Wipeout has returned after being away for seven years and has become a smash hit for TBS. The game show features a three-stage obstacle course designed to challenge competitors from all backgrounds and fitness levels. PopCulture.com recently caught up with Wipeout creator and executive producer Matt Kunitz, who revealed why he brought back the show after its original run from 2008 to 2014, originally airing on ABC.
"Wipeout was a show that we always knew it was going to come back," Kunitz said to PopCulture. "It was just a matter of timing. When was going to be the right time? When we originally premiered back in 2008, we were coming right out of the recession, and America was in a slump, just emotionally, and then here comes this big fun, silly show, Wipeout, that you can just bring the whole family together and laugh and have a good time and not have to think about all the stresses of life.
"We had a huge premiere back in 2008, and now, look, what's happening," Kunitz continued. "We're coming out of this slump of COVID. We've been locked in our homes for a year, trying to find ways to entertain ourselves. And it's the perfect time to bring a show like Wipeout back."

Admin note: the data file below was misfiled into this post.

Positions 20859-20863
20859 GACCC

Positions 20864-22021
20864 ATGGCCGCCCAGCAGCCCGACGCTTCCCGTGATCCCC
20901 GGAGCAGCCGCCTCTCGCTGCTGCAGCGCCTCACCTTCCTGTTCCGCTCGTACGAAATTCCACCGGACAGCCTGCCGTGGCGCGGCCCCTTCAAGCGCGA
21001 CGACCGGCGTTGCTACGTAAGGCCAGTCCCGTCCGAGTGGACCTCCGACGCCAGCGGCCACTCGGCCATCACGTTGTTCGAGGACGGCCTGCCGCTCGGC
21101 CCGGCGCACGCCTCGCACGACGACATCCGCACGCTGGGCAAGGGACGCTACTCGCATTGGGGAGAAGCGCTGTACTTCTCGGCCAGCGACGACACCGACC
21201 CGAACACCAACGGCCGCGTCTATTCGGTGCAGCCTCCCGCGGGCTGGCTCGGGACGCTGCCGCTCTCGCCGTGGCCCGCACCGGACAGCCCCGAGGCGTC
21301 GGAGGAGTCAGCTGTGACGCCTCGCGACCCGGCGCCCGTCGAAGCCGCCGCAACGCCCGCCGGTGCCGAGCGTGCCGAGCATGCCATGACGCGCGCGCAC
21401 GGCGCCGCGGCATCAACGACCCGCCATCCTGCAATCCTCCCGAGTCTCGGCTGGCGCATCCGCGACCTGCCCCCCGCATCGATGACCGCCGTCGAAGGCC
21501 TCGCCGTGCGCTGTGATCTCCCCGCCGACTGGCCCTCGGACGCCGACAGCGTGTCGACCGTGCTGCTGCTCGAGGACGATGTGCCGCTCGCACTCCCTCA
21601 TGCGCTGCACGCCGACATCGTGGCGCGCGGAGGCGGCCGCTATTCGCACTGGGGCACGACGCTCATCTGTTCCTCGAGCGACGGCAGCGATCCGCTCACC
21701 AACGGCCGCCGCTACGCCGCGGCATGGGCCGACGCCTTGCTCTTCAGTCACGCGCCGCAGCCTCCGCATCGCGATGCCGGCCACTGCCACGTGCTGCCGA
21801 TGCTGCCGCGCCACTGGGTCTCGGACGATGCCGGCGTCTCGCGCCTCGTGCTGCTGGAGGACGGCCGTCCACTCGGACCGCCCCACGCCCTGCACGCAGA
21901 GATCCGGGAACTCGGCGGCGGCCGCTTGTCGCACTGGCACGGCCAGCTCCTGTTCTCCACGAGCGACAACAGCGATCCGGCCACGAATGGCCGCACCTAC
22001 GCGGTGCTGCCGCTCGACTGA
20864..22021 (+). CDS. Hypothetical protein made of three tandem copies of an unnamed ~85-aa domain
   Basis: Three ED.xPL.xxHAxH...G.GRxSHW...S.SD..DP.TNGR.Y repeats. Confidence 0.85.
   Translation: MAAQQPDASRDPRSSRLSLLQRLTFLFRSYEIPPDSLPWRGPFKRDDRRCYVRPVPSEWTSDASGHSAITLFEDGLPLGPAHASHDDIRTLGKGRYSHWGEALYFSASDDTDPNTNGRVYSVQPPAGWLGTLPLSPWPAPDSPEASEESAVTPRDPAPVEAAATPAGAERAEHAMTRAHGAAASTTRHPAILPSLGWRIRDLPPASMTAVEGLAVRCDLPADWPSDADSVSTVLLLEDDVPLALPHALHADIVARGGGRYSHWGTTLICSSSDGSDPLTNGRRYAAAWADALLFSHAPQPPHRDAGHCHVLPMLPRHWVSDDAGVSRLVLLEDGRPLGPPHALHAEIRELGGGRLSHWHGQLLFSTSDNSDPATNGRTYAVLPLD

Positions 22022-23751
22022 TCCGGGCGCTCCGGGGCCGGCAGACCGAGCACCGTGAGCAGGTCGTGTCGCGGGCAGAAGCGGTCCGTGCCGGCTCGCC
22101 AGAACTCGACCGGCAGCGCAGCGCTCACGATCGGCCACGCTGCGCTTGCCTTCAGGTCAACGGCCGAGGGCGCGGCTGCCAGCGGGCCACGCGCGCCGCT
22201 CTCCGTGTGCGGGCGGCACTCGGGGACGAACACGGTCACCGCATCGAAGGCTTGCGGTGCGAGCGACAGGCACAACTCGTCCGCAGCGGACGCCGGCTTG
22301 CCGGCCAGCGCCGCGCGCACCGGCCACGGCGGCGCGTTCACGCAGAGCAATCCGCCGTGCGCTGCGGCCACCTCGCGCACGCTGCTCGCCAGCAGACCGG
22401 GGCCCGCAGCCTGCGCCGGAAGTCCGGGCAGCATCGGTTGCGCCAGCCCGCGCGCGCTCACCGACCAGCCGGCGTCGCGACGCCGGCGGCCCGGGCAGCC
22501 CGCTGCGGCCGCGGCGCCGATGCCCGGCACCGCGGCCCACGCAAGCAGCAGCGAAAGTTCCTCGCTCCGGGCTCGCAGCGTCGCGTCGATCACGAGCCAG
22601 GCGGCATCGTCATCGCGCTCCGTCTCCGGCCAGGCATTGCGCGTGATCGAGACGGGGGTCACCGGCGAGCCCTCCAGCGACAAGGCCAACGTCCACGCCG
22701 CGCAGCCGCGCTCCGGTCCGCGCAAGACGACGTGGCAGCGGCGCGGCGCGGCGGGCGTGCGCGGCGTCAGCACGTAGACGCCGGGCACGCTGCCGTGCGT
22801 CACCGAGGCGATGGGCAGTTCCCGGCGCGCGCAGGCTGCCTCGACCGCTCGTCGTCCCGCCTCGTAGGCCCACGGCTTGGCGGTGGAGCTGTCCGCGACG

Contestants on the show battle the challenging obstacle course that includes the red balls made famous from the original. Each episode starts with 10 teams of two, and at the end of each episode, one team comes away with $25,000. The question is, how can people sign up to be a contestant on Wipeout?
"We are currently casting right now," Kunitz said. "We're hoping that we'll get a season two pickup. Wipeoutcasting.com is open, and we're meeting contestants. And the great thing is, since COVID, you don't even have to come to us. It's a Zoom interview. It's nice and easy. What are we looking for? We're looking for huge personalities, because on our show, unlike a show like Survivor, where, of course, they want big personalities in Survivor too, but on a show like Survivor, the contestant might be on the show for 16 weeks. So you have a lot of time to get to know them."
The episodes airing on TBS were currently filmed this past fall when the COVID-19 pandemic was at its peak. Kunitz said despite filming the show outside; they made sure the contestants, hosts and crew members stayed safe at all times.0comments
"There were many weeks where we thought we would not be filming in the middle of the pandemic because in order to do it, we had to do it safely, and we had to have permission from LA County," Kunitz said. "We literally spent millions of dollars on COVID safety for one season of the show. And we were able to pull it off and do it in a way that when you watch the show as a viewer, you will have no idea that you're watching a show shot in the middle of COVID.
"We were the largest production in all of LA, which would probably be the largest production in the world because this is Hollywood and over 300 people out there," Kuntiz continued. "The great benefit that we had that many productions didn't have is that we shoot 100% outside. As you know, outside transmission is extremely low. Even though we know that outside transmission is extremely low, we still had all of the safety in place."